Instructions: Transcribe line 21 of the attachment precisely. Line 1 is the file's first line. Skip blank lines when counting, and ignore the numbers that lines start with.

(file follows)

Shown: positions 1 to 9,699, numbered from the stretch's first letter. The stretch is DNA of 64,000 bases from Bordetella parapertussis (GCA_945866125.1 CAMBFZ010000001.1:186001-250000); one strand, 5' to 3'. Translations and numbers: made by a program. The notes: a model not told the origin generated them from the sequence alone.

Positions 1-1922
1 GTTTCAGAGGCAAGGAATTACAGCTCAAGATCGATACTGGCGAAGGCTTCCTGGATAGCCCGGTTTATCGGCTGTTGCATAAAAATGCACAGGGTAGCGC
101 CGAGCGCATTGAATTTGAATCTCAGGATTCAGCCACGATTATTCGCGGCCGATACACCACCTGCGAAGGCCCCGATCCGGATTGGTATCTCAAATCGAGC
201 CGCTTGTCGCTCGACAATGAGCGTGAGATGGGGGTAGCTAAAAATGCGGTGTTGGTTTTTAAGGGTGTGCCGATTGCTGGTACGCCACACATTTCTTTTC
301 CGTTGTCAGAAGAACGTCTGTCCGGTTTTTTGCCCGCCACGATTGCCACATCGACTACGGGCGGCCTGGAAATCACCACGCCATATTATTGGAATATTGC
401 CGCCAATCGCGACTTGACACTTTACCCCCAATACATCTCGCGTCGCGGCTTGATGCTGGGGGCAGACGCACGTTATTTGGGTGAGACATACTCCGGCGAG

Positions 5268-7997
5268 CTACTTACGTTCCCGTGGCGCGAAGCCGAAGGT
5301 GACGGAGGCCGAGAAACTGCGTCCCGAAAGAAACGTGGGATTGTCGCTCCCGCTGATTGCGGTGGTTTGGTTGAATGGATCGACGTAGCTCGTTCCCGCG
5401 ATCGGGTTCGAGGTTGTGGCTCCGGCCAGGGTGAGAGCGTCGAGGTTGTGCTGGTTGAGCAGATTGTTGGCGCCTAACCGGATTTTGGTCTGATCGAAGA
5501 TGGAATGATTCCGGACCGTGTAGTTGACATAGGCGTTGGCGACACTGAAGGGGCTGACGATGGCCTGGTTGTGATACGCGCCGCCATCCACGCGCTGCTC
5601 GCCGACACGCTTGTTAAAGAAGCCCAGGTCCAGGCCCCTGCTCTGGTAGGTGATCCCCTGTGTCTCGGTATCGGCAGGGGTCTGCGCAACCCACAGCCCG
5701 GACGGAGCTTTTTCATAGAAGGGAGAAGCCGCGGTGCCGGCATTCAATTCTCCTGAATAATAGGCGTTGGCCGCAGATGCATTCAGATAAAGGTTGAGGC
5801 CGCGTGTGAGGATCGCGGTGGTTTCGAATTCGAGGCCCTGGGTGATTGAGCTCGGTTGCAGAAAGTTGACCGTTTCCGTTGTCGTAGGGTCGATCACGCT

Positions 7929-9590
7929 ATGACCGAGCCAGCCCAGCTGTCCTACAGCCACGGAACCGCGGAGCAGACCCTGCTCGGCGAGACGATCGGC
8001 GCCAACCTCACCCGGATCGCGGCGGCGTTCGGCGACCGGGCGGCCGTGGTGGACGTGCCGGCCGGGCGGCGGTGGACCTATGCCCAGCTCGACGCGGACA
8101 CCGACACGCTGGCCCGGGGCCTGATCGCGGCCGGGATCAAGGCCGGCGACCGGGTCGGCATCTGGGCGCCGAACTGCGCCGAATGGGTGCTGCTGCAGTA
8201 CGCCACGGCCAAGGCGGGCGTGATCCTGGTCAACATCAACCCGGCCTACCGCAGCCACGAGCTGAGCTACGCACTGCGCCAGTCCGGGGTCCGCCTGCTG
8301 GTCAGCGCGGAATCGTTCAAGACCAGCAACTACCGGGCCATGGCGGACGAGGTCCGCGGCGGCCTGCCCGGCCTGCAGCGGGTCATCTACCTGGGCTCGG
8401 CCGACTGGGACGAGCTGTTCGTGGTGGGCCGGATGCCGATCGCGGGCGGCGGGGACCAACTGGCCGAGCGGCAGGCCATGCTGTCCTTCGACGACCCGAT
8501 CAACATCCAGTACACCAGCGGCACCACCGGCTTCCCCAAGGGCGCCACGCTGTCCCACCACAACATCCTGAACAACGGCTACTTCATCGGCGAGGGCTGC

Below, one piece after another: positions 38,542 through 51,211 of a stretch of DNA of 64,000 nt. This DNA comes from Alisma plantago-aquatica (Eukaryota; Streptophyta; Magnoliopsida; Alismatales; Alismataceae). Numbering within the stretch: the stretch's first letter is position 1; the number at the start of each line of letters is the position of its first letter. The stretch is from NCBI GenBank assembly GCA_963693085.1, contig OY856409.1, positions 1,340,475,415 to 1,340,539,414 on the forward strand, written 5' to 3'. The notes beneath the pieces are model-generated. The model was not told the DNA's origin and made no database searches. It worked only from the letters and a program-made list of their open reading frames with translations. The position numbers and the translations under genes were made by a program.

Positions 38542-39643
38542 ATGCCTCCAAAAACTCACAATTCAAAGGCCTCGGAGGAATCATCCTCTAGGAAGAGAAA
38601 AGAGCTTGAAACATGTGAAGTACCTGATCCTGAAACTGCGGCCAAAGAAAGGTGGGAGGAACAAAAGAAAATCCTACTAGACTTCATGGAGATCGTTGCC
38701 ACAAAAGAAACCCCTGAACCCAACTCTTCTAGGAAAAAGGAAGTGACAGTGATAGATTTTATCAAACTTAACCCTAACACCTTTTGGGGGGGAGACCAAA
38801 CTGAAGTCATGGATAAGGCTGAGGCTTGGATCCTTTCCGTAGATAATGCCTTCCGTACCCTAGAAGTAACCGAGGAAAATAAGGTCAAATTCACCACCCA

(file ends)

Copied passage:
8301 GTCAGCGCGGAATCGTTCAAGACCAGCAACTACCGGGCCATGGCGGACGAGGTCCGCGGCGGCCTGCCCGGCCTGCAGCGGGTCATCTACCTGGGCTCGG